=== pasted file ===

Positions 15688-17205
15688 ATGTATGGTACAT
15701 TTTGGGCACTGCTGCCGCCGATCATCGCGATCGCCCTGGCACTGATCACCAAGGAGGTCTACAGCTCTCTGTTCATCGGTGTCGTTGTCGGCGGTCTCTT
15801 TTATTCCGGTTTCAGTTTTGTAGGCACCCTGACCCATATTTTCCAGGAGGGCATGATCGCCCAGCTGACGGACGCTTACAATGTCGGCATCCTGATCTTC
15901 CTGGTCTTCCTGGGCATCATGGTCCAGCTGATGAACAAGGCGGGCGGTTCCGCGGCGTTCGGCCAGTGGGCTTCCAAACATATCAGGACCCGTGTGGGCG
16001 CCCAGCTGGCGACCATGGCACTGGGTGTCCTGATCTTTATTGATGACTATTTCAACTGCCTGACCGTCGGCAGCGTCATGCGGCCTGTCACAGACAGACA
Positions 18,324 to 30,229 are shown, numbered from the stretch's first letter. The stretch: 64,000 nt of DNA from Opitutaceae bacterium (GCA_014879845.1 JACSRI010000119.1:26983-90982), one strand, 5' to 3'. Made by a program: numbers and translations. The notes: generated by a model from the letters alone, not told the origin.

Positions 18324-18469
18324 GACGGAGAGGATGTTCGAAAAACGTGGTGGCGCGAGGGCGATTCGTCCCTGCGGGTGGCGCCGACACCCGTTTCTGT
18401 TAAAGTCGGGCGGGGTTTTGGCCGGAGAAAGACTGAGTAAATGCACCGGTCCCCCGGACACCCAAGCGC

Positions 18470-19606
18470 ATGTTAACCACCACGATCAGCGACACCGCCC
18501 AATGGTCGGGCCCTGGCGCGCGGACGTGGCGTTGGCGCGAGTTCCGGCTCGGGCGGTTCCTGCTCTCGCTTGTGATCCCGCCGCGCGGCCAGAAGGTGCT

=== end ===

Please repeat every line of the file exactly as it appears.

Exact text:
Positions 15688-17205
15688 ATGTATGGTACAT
15701 TTTGGGCACTGCTGCCGCCGATCATCGCGATCGCCCTGGCACTGATCACCAAGGAGGTCTACAGCTCTCTGTTCATCGGTGTCGTTGTCGGCGGTCTCTT
15801 TTATTCCGGTTTCAGTTTTGTAGGCACCCTGACCCATATTTTCCAGGAGGGCATGATCGCCCAGCTGACGGACGCTTACAATGTCGGCATCCTGATCTTC
15901 CTGGTCTTCCTGGGCATCATGGTCCAGCTGATGAACAAGGCGGGCGGTTCCGCGGCGTTCGGCCAGTGGGCTTCCAAACATATCAGGACCCGTGTGGGCG
16001 CCCAGCTGGCGACCATGGCACTGGGTGTCCTGATCTTTATTGATGACTATTTCAACTGCCTGACCGTCGGCAGCGTCATGCGGCCTGTCACAGACAGACA
Positions 18,324 to 30,229 are shown, numbered from the stretch's first letter. The stretch: 64,000 nt of DNA from Opitutaceae bacterium (GCA_014879845.1 JACSRI010000119.1:26983-90982), one strand, 5' to 3'. Made by a program: numbers and translations. The notes: generated by a model from the letters alone, not told the origin.

Positions 18324-18469
18324 GACGGAGAGGATGTTCGAAAAACGTGGTGGCGCGAGGGCGATTCGTCCCTGCGGGTGGCGCCGACACCCGTTTCTGT
18401 TAAAGTCGGGCGGGGTTTTGGCCGGAGAAAGACTGAGTAAATGCACCGGTCCCCCGGACACCCAAGCGC

Positions 18470-19606
18470 ATGTTAACCACCACGATCAGCGACACCGCCC
18501 AATGGTCGGGCCCTGGCGCGCGGACGTGGCGTTGGCGCGAGTTCCGGCTCGGGCGGTTCCTGCTCTCGCTTGTGATCCCGCCGCGCGGCCAGAAGGTGCT